My son Henry is currently engaged in a job search, and he tells me that many HR departments are actually screening for (not against) multitaskers.
Recent research on multitasking shows that multitaskers actually accomplish less than workers who are able to focus their thinking on one-thing-at-a-time, but apparently the geniuses in HR are themselves too scatterbrained to have taken notice of this glaring reality.
It could be that the HR scatterbrains do not see this because they, like other multitaskers, believe that multitasking is more productive than it actually is. They cannot imagine not responding immediately to their e-mails, tweets, phone calls, and other demands on their attention, or glancing obsessively at their smartphones.
More recently, challenges to the ethos of multitasking have begun to emerge. This is attributable to the fact that when it comes to the brain’s ability to pay attention, it focuses on concepts sequentially and not on two things at once.
Numerous studies have shown the sometimes-fatal danger of using cell phones and other electronic devices while driving, for example, and several states have now made that particular form of multitasking illegal. In the business world, where concerns about time-management are perennial, warnings about workplace distractions spawned by a multitasking culture are on the rise. In 2005, the BBC reported on a research study, funded by Hewlett-Packard and conducted by the Institute of Psychiatry at the University of London, that found, “workers distracted by e-mail and phone calls suffer a fall in IQ more than twice that found in marijuana smokers.”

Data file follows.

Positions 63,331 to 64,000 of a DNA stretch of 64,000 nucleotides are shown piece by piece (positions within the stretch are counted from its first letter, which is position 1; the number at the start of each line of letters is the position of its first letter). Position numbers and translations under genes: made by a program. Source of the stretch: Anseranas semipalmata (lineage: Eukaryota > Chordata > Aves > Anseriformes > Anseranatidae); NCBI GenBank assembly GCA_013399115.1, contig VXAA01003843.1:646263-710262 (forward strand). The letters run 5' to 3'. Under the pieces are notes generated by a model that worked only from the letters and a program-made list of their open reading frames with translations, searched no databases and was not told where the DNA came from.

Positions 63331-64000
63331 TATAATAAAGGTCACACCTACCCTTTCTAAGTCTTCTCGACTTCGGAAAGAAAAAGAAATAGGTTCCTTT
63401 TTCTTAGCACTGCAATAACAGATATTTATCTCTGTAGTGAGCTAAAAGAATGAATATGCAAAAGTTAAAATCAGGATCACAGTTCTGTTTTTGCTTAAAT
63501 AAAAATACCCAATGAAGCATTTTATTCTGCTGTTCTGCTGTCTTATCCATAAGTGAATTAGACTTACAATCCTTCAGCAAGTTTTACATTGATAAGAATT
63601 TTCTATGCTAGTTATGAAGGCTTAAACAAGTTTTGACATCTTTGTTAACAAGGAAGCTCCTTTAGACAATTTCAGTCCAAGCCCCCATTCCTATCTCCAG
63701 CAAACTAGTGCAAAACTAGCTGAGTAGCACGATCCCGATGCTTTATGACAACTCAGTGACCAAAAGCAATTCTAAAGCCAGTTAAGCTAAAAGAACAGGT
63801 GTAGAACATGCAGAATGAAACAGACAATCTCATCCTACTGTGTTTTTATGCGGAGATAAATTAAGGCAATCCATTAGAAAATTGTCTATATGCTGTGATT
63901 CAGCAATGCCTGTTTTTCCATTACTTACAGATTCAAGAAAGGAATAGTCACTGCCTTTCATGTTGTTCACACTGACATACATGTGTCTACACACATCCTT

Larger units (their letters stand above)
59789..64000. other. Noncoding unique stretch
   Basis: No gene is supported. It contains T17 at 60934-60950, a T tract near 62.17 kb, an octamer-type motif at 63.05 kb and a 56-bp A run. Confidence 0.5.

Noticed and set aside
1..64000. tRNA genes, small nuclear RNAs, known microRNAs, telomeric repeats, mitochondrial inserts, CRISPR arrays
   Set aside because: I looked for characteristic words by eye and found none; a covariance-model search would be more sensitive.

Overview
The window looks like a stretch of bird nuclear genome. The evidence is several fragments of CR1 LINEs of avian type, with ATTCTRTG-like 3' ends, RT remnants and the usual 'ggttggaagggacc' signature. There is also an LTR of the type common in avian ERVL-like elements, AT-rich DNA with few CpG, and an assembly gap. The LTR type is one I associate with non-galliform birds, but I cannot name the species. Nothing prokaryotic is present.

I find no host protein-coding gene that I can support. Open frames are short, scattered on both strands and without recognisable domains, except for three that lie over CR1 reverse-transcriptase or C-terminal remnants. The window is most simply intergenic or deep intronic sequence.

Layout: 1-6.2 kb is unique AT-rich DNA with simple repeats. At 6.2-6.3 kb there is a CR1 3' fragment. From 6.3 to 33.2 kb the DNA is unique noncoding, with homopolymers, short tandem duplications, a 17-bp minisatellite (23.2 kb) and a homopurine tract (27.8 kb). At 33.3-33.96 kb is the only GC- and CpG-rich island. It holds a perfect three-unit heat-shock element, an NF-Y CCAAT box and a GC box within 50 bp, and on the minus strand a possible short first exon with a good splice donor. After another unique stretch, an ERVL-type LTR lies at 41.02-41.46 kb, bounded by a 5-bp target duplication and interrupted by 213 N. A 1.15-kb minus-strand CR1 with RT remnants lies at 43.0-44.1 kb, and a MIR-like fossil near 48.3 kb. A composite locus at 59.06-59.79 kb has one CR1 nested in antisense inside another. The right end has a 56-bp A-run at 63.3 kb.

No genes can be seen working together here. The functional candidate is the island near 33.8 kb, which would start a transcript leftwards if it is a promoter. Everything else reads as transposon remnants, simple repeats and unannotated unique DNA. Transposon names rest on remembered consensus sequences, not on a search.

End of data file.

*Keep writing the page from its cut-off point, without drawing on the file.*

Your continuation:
Multitasking may also be taking a toll on the economy. One study by researchers at the University of California at Irvine monitored interruptions among office workers, and found they took an average of 25 minutes to recover from interruptions such as phone calls or answering e-mail before returning to their original task. Discussing multitasking with the New York Times in 2007, Jonathan B. Spira, an analyst at the business research firm Basex, estimated that multitasking costs the US economy $650 billion a year in lost productivity.
Used for decades to describe the parallel processing abilities of computers, multitasking is now shorthand for the human attempt to do simultaneously as many things as possible, as quickly as possible, preferably marshaling the power of as many technologies as possible.
According to Dr. Clifford Nast, who teaches communications at Stanford and has authored The Man Who Lied to His Laptop, “the top 25 percent of Stanford students are using four or more media at one time whenever they’re using media. So when they’re writing a paper, they’re also Facebooking, listening to music, texting, Twittering, et cetera.”
Says Nast: “People who multitask all the time can’t filter out irrelevancy. They can’t manage a working memory. They’re chronically distracted.”
Nast suspects there may be a high correlation between ADHD and multitasking, but he hasn’t done the research on that yet. But we may all be pressuring ourselves to become ADHDers and Ritalin-addicted.
Says Nast: ” It turns out that attention deficit is a bit of a misnomer. Pretty much everyone has the same amount of attention to allocate. It’s where we allocate it. And what people with attention deficit do is they spread their attention over what we would call an inappropriately large span of stimuli, whereas non-attention-deficit people focus. That’s exactly what multiple media and multitasking train you to do, spread your attention over a very large area–so there’s very likely relationships.”
Maybe Henry will find at least one smart HR person in financial services in Florida who understands that a person needs to focus on accomplishments in an environment in which one is expected to be versatile. (If you know of such a person, please let me know.)
Says Henry: “I’d rather do one thing well than many things poorly.”
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